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N.C. metro areas face lower housing market risk from pandemic
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N.C. metro areas face lower housing market risk from pandemic

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The COVID-19 pandemic continues to have a limited negative impact on the housing markets of North Carolina’s five metropolitan areas, according to a national real-estate report.

Attom Data Solutions’ latest pandemic-related report is based on third-quarter 2021 data in three economic measuring sticks: home affordability; number of homes considered as underwater (amount owed is more than the value of the home); and foreclosure filings.

Out of the 570 metropolitan statistical areas measured, Forsyth County was ranked No. 367 in terms of risk, down from No. 345 in the second-quarter report.

Attom had Forsyth’s median sales price for a single-family home as $220,000, up from $202,500 in the second quarter.

It said that 7,560 out of 79,414 Forsyth residences with mortgages — or 9.5% — are underwater.

There were 50 foreclosure filings during the third quarter, representing a 0.03% foreclosure rate.

By comparison, Guilford County was listed at No. 345 in terms of risk, down from No. 303 in the second quarter.

The median sales price for a single-family home was $212,000, up from $190,000 in the second quarter.

There were 9.3%, or 9,653, out of 104,248 Guilford residences with mortgages that are underwater.

There were 78 foreclosure filings during the third quarter, representing a 0.04% foreclosure rate.

“There’s growing reason to think the coronavirus pandemic may finally be heading into the history books as case numbers have dropped significantly in the past month or so,” said Todd Teta, chief product officer with Attom.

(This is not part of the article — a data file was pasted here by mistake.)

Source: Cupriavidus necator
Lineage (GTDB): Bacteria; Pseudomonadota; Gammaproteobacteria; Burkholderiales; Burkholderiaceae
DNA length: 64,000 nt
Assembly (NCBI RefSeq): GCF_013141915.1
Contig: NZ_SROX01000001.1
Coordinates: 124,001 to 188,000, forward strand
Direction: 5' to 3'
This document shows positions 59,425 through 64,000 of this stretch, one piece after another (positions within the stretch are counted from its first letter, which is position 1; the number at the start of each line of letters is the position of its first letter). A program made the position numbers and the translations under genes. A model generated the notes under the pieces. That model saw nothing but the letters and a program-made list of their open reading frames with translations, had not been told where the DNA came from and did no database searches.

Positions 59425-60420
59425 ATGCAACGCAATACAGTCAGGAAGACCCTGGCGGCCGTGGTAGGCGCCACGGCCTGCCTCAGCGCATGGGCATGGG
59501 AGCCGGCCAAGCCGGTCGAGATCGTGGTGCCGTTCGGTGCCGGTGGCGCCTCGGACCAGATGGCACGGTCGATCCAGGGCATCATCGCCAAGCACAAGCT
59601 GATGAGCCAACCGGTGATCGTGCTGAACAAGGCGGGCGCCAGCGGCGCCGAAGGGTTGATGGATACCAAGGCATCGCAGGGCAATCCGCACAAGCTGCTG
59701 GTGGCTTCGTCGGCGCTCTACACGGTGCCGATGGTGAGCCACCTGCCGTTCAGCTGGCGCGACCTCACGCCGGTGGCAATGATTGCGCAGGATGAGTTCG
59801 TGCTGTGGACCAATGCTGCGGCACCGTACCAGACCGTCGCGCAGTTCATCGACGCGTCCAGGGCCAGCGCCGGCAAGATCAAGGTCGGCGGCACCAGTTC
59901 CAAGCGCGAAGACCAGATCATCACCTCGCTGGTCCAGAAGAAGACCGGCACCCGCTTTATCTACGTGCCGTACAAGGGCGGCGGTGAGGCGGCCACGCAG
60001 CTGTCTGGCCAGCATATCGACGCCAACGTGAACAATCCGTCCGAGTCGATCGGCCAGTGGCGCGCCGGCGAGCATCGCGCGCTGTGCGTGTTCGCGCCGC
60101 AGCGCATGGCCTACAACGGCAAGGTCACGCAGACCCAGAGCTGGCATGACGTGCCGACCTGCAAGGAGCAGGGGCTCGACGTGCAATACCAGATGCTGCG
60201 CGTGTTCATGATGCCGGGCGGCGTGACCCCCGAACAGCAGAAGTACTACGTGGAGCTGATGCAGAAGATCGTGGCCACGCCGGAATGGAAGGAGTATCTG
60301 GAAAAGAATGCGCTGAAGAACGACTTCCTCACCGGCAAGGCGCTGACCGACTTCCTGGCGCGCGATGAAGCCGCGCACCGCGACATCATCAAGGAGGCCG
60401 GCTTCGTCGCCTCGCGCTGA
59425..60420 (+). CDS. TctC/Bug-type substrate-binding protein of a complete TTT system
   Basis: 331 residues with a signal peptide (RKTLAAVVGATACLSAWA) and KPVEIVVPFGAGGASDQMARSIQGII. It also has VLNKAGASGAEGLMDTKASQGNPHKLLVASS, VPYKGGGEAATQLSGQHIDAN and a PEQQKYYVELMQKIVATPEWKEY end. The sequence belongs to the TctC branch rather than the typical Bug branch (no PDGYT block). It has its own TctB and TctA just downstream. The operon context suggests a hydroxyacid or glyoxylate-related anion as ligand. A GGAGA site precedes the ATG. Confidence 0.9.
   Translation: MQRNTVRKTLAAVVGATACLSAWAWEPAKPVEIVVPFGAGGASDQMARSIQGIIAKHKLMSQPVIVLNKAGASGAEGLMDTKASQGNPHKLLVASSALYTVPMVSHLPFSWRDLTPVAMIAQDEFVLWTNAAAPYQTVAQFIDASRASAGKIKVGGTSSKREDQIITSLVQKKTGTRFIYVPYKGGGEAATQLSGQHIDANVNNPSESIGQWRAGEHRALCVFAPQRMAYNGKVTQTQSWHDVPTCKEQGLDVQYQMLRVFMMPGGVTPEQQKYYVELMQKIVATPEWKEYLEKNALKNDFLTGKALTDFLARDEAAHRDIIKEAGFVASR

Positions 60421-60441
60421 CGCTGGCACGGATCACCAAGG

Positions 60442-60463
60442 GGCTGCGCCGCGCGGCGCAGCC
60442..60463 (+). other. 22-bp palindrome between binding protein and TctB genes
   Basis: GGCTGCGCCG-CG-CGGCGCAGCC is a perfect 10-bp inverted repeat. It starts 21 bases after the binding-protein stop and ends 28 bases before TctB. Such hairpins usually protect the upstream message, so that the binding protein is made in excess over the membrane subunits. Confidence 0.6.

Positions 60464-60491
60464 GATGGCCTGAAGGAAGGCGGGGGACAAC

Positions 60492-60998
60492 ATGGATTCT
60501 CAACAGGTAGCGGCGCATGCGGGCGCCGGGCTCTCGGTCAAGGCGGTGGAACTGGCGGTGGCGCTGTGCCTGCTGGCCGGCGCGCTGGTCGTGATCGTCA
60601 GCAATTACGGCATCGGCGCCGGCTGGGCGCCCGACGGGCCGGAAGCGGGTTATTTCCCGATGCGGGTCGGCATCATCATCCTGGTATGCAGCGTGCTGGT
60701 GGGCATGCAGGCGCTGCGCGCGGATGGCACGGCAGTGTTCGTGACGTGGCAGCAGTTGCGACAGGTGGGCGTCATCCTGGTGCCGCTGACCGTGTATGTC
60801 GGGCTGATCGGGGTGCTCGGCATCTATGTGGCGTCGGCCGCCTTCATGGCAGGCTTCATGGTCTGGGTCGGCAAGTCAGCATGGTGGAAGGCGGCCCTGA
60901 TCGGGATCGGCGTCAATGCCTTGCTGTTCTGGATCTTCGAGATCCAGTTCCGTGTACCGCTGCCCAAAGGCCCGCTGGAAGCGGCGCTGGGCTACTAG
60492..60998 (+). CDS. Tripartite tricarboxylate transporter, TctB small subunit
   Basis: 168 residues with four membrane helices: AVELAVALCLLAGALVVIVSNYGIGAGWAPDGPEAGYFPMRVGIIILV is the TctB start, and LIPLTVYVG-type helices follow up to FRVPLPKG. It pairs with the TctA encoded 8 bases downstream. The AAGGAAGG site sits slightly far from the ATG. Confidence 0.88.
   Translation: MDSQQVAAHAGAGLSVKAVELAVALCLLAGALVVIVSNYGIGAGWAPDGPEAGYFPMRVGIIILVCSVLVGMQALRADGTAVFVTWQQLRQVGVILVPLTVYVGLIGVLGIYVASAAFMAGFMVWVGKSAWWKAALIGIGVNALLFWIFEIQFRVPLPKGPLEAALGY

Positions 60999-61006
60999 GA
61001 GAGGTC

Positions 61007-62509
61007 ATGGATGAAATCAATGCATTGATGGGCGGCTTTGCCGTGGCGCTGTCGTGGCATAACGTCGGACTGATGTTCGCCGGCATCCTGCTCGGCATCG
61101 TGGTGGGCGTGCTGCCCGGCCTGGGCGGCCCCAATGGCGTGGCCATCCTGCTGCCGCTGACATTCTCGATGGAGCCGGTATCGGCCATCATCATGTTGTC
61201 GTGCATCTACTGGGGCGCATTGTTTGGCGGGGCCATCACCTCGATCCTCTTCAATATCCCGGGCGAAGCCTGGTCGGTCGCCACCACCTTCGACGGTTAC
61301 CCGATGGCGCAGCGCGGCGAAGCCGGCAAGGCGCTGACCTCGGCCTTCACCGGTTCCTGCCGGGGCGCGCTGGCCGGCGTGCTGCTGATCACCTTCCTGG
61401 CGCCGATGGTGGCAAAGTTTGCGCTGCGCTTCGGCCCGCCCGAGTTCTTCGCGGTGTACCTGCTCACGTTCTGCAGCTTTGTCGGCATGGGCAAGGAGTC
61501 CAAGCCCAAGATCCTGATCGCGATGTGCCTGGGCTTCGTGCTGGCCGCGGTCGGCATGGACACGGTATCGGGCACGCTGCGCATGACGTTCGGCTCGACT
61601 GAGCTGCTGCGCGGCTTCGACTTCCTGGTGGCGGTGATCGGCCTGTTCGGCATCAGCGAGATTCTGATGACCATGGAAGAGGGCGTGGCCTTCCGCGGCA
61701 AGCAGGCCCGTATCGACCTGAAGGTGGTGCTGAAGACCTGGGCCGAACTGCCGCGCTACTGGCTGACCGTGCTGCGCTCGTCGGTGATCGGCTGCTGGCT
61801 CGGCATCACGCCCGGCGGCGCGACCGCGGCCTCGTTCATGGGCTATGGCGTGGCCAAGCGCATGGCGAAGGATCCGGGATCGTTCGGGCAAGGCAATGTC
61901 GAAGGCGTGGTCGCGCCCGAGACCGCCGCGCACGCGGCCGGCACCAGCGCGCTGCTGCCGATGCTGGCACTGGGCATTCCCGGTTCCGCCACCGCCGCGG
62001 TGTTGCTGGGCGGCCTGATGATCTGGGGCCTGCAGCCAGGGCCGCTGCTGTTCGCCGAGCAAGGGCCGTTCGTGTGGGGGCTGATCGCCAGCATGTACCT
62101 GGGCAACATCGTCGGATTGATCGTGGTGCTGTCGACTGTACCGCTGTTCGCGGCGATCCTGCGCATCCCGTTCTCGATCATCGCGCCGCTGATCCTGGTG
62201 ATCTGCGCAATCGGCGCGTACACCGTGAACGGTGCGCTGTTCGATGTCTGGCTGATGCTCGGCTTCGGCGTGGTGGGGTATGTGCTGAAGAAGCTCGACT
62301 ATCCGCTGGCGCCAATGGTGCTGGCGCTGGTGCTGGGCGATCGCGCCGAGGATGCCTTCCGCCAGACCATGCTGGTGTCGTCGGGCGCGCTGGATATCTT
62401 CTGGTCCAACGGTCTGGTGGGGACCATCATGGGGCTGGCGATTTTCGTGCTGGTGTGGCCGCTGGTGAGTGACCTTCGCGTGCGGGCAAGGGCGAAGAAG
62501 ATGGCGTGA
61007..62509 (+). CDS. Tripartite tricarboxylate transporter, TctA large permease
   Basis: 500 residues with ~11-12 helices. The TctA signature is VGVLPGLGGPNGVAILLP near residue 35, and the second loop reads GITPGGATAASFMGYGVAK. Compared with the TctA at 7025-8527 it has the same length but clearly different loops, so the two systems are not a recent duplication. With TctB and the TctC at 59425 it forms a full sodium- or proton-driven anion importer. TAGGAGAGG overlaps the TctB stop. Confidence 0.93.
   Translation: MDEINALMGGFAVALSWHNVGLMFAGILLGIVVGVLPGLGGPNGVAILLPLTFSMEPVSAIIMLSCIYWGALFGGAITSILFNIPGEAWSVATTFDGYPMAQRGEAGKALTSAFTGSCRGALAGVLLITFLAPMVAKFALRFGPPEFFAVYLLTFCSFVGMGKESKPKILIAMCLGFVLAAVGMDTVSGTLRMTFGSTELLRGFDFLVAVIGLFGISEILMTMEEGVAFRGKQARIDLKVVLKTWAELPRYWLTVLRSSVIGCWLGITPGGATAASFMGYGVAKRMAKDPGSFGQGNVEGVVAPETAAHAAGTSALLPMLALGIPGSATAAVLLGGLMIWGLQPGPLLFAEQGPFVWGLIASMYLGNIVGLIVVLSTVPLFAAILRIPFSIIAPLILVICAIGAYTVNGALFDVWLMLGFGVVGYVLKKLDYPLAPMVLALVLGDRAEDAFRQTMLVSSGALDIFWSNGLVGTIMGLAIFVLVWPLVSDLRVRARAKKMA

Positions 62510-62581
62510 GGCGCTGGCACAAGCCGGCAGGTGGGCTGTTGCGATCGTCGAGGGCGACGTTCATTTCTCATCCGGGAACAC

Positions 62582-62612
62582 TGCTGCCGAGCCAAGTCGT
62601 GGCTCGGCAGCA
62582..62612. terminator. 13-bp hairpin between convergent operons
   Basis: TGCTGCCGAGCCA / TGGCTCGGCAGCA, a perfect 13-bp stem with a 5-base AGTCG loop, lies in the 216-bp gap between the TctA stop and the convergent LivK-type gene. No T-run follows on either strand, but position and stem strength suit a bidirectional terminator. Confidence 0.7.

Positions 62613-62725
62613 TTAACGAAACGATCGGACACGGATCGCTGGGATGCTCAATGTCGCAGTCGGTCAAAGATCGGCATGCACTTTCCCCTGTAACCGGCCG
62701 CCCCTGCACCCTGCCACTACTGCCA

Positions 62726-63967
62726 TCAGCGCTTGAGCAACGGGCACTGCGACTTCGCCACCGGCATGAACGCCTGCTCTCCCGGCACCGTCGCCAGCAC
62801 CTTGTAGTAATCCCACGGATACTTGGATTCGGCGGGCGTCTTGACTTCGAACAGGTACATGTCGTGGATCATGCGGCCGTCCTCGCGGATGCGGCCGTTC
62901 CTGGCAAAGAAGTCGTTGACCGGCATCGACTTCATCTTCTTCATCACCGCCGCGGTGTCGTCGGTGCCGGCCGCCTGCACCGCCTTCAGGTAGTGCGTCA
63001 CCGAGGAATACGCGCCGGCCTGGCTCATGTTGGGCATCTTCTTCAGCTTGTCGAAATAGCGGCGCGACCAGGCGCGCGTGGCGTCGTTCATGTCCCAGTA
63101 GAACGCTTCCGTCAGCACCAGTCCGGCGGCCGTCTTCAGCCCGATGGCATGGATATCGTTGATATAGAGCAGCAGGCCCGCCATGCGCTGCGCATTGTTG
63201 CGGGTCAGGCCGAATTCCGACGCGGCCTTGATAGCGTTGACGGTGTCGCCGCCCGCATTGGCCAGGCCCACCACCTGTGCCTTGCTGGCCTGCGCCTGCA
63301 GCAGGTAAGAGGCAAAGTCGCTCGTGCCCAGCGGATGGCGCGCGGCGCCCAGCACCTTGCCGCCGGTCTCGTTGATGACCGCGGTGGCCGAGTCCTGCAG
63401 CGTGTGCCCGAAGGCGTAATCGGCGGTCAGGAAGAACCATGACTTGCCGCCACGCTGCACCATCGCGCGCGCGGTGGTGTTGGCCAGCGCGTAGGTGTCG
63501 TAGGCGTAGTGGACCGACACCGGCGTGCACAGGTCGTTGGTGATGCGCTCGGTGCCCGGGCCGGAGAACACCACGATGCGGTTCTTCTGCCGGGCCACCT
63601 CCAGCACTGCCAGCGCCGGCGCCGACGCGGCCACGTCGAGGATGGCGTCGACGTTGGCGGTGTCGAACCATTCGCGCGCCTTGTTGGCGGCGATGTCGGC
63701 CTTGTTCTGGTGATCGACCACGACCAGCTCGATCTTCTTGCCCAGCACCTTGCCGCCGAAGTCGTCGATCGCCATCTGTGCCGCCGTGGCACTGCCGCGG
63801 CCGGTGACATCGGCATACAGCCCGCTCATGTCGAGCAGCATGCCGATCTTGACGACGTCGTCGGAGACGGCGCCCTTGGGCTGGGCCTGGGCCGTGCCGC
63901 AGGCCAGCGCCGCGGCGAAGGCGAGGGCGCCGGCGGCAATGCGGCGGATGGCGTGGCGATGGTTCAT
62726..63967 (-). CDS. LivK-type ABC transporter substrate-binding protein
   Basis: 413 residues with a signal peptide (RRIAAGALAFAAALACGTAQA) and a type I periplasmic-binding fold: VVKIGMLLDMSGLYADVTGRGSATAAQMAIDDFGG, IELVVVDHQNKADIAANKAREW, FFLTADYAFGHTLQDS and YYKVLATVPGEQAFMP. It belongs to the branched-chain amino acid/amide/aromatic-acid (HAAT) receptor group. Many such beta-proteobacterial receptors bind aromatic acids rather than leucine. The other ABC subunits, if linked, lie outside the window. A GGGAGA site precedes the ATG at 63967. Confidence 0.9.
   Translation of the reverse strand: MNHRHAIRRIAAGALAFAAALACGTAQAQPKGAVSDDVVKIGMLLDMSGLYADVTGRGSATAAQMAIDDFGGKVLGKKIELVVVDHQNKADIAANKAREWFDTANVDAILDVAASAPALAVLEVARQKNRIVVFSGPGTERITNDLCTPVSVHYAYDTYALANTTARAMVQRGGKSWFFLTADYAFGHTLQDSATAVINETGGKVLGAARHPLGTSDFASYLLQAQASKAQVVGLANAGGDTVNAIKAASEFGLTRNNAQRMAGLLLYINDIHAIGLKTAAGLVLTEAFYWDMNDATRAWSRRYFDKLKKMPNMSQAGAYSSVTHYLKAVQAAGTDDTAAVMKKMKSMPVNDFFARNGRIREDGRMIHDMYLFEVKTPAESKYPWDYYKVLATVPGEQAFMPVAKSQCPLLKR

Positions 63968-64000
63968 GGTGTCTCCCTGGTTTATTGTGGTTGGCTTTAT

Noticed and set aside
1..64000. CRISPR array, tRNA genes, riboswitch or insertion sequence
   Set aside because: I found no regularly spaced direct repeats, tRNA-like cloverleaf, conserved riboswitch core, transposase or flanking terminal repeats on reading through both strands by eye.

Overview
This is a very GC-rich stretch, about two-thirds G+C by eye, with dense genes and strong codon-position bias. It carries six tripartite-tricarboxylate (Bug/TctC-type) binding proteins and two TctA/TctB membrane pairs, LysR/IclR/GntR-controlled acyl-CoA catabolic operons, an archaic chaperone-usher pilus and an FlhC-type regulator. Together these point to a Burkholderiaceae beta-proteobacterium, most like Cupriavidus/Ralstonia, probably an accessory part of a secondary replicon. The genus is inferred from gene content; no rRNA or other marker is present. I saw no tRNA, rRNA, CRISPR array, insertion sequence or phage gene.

“But, it still poses a significant threat to the economy, with some housing markets in pockets of the country remaining at higher risk than others.”

“We will continue watching prices, affordability, distressed property counts and other measures to gauge the risk, as long as the pandemic remains a big issue facing the country,” Teta said.

Until recently, most foreclosures that proceeded in 2020 and 2021 were related to vacant and abandoned properties.

However, Attom analysts have warned there could be substantial unleashing of foreclosure filings accompanying an economic recovery this year.

“September foreclosure actions were almost 70% lower than they were prior to the COVID-19 pandemic of September 2019,” said Rick Sharga, executive vice president at RealtyTrac, an Attom company.

“Even with similar increases in foreclosures over the next few months, we’ll end the year significantly below what we’d see in a normal housing market.”

Sharga said that federal and state governments and the mortgage industry “have worked together to do an extraordinary job of preventing millions of unnecessary foreclosures using the foreclosure moratorium and mortgage forbearance program.”

Gov. Roy Cooper signed an executive order at the start of the COVID-19 pandemic in March 2020 in which he urged banks, credit unions and other lenders “not to charge customers for overdraft fees, late fees and other penalties.”

The statewide eviction moratorium expired June 30, 2021.

336-727-7376

@rcraverWSJ

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